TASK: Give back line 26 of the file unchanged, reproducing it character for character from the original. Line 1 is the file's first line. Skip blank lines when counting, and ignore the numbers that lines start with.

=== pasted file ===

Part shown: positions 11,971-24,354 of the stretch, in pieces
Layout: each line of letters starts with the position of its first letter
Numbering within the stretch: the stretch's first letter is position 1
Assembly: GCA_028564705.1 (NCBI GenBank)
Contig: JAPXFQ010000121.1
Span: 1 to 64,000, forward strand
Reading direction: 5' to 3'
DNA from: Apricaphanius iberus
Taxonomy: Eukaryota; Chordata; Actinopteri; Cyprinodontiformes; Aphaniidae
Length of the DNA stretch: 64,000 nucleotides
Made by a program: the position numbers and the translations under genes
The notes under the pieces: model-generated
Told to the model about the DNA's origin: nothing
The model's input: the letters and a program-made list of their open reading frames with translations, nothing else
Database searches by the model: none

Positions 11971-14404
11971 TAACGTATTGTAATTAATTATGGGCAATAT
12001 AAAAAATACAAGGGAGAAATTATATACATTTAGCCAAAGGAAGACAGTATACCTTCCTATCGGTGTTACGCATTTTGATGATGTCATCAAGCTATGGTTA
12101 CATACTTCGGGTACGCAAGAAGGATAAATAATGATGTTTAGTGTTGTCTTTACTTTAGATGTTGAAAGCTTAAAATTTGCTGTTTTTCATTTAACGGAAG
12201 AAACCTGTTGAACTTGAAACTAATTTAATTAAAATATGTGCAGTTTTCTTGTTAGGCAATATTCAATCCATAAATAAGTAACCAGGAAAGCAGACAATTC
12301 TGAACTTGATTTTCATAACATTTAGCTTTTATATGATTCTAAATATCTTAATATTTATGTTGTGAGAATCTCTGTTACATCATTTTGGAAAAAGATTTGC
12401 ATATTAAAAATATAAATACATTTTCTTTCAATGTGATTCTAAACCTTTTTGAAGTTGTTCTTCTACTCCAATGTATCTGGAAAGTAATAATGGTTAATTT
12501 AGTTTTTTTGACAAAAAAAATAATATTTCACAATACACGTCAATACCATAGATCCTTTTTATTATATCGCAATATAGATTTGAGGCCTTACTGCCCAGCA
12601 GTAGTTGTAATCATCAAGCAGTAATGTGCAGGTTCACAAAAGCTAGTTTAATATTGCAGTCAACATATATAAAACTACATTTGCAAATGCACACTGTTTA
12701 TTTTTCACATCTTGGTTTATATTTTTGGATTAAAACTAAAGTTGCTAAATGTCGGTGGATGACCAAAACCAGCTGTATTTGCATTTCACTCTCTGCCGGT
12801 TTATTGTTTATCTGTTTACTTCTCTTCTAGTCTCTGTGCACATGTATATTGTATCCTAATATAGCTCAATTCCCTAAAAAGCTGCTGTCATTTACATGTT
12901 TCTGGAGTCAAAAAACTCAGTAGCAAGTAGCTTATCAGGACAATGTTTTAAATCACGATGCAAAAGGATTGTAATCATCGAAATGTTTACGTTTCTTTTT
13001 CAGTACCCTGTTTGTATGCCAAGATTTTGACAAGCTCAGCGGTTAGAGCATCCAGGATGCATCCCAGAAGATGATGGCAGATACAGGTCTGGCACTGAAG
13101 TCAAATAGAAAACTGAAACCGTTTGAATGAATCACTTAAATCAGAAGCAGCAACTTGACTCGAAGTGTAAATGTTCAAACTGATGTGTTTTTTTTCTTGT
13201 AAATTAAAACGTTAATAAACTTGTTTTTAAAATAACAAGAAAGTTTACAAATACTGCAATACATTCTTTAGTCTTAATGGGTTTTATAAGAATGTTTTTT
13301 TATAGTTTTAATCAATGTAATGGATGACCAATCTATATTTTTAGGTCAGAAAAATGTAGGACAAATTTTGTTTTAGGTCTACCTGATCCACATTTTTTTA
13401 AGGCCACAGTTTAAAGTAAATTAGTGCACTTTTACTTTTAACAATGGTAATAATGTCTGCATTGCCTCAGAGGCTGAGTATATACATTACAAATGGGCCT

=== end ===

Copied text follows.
12801 TTATTGTTTATCTGTTTACTTCTCTTCTAGTCTCTGTGCACATGTATATTGTATCCTAATATAGCTCAATTCCCTAAAAAGCTGCTGTCATTTACATGTT